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Sanjay Gangal
Sanjay Gangal
Sanjay Gangal is the President of IBSystems, the parent company of AECCafe.com, MCADCafe, EDACafe.Com, GISCafe.Com, and ShareCG.Com.

World Trade Center Transportation Hub in Lower Manhattan, New York by Santiago Calatrava

 
March 13th, 2016 by Sanjay Gangal

Article source: Santiago Calatrava 

In August 2003, the Port Authority of New York and New Jersey selected Santiago Calatrava to design one of the most emblematic projects in Lower Manhattan’s restoration: the reconstruction of the World Trade Center Transportation Hub. Based on Daniel Libeskind’s Masterplan, the new facility was to be located immediately east of the original World Trade Center Twin Towers. In January 2004, Santiago Calatrava unveiled his design.

Image Courtesy © Santiago Calatrava

Image Courtesy © Santiago Calatrava

  • Architects: Santiago Calatrava
  • Project: World Trade Center Transportation Hub 
  • Location: Lower Manhattan / Ground Zero, New York, USA
  • Client: Port Authority of New York and New Jersey
  • Architect and Engineer of Record: The Downtown Design Partnership
  • Start of Construction: April 2010 (Oculus foundation)
  • Estimated Completion: 2016

Image Courtesy © Santiago Calatrava

Image Courtesy © Santiago Calatrava

The project replaces the original Port Authority Trans-Hudson (PATH) rail system that was destroyed on September 11, 2001. In addition to serving the Port Authority Trans-Hudson (PATH) commuter trains, the facility also connects to the #1, A, C and R lines of the MTA subway system, and is to provide seamless, indoor pedestrian access to Brookfield Place (formally known as “The World Financial Center”), four (4) new commercial towers, as well as the new Fulton Street Transit Center via the Dey Street Connector. The Hub is to create an inspiring, light-filled public gathering place.

Image Courtesy © Santiago Calatrava

Image Courtesy © Santiago Calatrava

Calatrava conceived of the Hub as a free standing structure at grade (which would come to be called the “Oculus”) and situated it along the southern edge of Libeskind’s “Wedge of Light” plaza., This treatment of the site created a pause amid the dense commercial towers that links the procession of green spaces extending from City Hall Park, through the churchyard of St. Paul’s and the WTC Transportation Hub plaza to the gardens of the WTC Memorial and Battery Park City along the Hudson River.

Image Courtesy © Santiago Calatrava

Image Courtesy © Santiago Calatrava

The PATH Hall

The Project is fundamentally conceived of as two large complimentary spaces, the PATH Hall and the Transit Hall, which are divided by the MTA #1 Line structure that bisects the site below Greenwich Street. The PATH Hall lies west of the #1 Line and provides ticketing, fare control and other services for access to PATH train platforms. It is located eight (8) feet lower than the Transit Hall and is defined by a series of parallel structural steel ribs whose clear spans facilitate comfort, orientation and enhanced security. The four PATH train platforms provide service to Hoboken and Newark, New Jersey. Openings in the fare mezzanine floor provide spatial connections between the platforms and the ceiling of the PATH Hall so that arriving commuters enter into a great space directly upon detraining. The West Street Concourse, a double height commercial corridor north of the PATH Hall, connects the PATH Hall to Brookfield Place to the west.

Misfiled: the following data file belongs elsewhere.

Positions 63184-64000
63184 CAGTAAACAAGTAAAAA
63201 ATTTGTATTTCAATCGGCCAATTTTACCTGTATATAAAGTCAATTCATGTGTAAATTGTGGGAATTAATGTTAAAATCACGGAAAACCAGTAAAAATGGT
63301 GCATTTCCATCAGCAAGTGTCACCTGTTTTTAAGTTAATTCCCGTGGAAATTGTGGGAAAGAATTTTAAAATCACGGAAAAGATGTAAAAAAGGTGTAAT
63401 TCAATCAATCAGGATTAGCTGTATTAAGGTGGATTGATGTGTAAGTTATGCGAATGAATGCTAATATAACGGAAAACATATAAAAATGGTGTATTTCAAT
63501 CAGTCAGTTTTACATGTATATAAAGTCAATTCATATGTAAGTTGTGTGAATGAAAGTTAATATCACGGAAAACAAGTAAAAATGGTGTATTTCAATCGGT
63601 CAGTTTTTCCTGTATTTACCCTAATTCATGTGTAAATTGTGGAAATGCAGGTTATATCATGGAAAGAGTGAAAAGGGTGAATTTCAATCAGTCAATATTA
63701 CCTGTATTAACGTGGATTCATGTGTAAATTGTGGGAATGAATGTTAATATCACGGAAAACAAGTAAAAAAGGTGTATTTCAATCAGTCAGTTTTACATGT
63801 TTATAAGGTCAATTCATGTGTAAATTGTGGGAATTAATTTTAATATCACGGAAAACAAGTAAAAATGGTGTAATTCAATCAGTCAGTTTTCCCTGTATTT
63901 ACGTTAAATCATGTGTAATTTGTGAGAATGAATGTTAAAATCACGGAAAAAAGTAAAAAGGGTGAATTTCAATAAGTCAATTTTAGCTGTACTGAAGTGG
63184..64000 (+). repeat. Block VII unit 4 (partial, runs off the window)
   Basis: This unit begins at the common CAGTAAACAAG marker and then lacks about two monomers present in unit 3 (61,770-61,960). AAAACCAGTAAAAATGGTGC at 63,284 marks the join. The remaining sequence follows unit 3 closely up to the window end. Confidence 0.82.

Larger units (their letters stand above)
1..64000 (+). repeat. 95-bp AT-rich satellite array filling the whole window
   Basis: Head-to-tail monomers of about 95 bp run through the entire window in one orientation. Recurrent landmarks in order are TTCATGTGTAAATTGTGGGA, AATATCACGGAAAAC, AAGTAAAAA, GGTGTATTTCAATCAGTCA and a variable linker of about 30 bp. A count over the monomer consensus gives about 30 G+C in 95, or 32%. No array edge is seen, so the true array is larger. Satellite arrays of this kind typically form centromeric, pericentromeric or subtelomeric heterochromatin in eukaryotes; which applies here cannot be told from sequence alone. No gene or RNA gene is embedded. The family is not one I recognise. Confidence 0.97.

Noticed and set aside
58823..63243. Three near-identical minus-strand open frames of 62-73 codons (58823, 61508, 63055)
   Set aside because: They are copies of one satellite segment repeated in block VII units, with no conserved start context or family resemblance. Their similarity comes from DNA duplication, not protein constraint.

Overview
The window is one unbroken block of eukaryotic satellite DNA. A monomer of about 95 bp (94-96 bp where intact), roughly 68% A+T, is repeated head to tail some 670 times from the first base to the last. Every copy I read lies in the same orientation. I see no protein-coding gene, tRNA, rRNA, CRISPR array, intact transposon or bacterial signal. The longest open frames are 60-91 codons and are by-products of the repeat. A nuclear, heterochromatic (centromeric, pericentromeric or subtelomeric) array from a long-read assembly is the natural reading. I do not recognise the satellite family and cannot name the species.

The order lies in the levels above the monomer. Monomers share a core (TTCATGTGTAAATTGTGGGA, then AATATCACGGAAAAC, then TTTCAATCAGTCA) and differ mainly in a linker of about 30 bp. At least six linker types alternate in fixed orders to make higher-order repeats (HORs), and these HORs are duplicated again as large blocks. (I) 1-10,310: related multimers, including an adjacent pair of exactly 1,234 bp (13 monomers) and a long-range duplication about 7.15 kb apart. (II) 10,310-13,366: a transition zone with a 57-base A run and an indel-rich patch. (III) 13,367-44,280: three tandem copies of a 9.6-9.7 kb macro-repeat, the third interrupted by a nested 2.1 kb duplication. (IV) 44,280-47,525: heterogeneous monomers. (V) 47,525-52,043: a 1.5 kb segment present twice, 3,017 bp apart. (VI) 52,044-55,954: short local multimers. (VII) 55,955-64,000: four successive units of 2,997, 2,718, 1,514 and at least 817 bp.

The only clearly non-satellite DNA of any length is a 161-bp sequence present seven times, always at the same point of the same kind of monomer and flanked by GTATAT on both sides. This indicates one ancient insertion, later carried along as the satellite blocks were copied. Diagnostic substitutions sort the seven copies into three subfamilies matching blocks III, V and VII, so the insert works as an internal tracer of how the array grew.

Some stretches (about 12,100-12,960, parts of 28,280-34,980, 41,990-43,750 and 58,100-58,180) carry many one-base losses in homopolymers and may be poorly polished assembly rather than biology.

Image Courtesy © Santiago Calatrava

Image Courtesy © Santiago Calatrava

The Transit Hall: A new piazza in New York

The Transit Hall lies east of the MTA #1 subway line is linked to the PATH Hall below the #1 line. This connection provides a direct visual link from the Dey Street Connector in the east to the bridge over the West Street Concourse in the west. The Transit Hall lies east of the #1 Line and forms a sunken piazza in the long European tradition of central urban spaces. Concourses and connectors converge on the Transit Hall and connect new commercial towers, the Fulton Transit Center together and MTA subway lines. Beyond being places of commerce, these plazas are places for visiting and gathering through which other parts of the city are articulated.

Image Courtesy © Santiago Calatrava

Image Courtesy © Santiago Calatrava

Image Courtesy © Santiago Calatrava

Image Courtesy © Santiago Calatrava

Image Courtesy © Santiago Calatrava

Image Courtesy © Santiago Calatrava

Image Courtesy © Santiago Calatrava

Image Courtesy © Santiago Calatrava

Image Courtesy © Santiago Calatrava

Image Courtesy © Santiago Calatrava

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Category: Transportation Center

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